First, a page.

Robinhood Hit With Wrongful Death Lawsuit After Suicide of 20 Year Old

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Robinhood is being sued by the parents of a 20-year-old that passed away thinking he lost $730,000 due to a glitch.

On June 12, 20-year-old Alexander Kearns committed suicide. In the lawsuit filed on Monday, the parents stated that Robinhood's response to their son's supposed loss of $730,000 played a role in his death. According to the lawsuit, Don and Dorothy Kearns believe Robinhood targets young people and encourages them to place risky trades. Furthermore, the trading platform provides no "meaningful customer support."

Alexander had been trading on Robinhood for several years. On the day that he died, his Robinhood account was restricted and displayed a negative $730,000 cash balance. The lawsuit states that he emailed Robinhood asking for clarification on the massive amount due, saying: "I was incorrectly assigned more money than I should have, my bought puts should have covered the puts I sold. Could someone please look into this?"

Later that night, at 3:26 AM, he received an email from Robinhood demanding "immediate action" in the form of a $170,000 margin call.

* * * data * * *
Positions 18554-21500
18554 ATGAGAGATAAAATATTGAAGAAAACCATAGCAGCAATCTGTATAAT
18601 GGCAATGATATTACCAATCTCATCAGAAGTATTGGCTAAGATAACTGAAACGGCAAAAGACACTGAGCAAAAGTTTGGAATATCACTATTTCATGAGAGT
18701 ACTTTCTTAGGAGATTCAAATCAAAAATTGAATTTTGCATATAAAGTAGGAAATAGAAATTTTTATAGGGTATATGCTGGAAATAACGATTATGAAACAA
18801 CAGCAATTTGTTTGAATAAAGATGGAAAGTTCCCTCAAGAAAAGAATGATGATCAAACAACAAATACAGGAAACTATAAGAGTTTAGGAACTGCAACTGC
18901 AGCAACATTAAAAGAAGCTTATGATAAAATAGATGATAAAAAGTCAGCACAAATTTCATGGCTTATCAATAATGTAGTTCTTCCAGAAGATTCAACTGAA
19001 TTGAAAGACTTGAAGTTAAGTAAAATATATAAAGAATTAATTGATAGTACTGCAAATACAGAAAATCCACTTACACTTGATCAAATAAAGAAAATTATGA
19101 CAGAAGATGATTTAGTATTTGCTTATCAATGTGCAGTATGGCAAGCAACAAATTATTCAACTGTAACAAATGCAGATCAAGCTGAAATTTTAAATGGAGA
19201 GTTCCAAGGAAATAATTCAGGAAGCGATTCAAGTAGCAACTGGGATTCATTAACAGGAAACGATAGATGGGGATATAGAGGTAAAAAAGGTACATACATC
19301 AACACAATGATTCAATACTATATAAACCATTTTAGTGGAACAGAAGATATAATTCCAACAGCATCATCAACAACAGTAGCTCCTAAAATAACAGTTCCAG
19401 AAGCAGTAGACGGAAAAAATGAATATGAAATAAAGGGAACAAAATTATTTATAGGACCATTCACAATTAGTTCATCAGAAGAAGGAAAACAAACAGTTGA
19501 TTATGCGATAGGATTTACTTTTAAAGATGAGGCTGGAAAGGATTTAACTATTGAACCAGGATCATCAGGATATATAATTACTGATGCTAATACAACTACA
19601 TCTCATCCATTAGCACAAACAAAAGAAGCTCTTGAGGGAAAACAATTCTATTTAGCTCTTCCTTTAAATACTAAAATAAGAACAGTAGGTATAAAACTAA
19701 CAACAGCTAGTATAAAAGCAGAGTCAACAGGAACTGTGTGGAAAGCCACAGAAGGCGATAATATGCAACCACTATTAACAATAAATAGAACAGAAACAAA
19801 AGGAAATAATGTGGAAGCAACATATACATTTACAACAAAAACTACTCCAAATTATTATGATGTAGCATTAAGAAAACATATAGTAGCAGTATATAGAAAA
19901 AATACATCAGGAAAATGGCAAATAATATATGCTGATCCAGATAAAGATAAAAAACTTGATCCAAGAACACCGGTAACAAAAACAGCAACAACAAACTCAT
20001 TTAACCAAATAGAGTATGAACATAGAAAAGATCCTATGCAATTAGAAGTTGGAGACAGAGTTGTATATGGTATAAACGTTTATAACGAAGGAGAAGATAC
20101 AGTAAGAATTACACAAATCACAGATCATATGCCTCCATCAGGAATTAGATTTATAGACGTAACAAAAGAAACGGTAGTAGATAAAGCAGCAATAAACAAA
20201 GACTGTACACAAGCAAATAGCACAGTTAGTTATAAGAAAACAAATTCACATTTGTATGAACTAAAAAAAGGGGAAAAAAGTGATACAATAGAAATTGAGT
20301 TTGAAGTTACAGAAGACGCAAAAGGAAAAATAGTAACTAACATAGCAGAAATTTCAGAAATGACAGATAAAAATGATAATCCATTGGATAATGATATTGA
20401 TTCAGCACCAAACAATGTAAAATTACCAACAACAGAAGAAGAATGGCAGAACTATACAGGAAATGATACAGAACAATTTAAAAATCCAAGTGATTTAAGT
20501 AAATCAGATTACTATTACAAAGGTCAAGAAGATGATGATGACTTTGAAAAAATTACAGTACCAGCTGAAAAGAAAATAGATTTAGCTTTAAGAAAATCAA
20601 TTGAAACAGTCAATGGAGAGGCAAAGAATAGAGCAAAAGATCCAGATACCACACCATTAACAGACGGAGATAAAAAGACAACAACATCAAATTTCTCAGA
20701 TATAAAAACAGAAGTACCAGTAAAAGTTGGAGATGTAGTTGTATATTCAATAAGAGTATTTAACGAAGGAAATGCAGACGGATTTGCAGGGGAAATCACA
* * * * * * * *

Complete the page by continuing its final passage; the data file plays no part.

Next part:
The day after his death, Robinhood responded to his email saying: "Great news! We're reaching out to confirm that you've met your margin call and we've lifted your trade restrictions. If you have any questions about your margin call, please feel free to reach out. We're happy to help!"

In a note left for his parents, he asked why he was given "almost $1 million worth of leverage." His parents believe that a more timely response from Robinhood's customer service team would have saved his life. The lawsuit states that Robinhood "must be held accountable" for their son's death.

"The information they gave him was just incredibly skewed," Benjamin Blakeman, one of the Kearns family attorneys, said. "And possibly completely wrong, because they make it look like you owe $730,000 when you really don't owe anything. That could panic just about anybody."

Robinhood has worked to improve its customer service offerings and margin glitches. The trading platform also pledged to better educate its customers and donate $250,000 to the American Foundation for Suicide Prevention.

"We were devastated by Alex Kearns' death," the spokesperson said. "In early December, we also added live voice support for customers with an open options position or recent expiration, and plan to expand to other use cases. We also changed our protocol to escalate customers who email us for help with exercise and early assignment. We remain committed to making Robinhood a place to learn and invest responsibly."

"I lost the love of my life. I miss him more than anything," Dorothy Kearns said. "I can't tell you how incredibly painful it is. It's the kind of pain that I don't think should be humanly possible for a parent to overcome."

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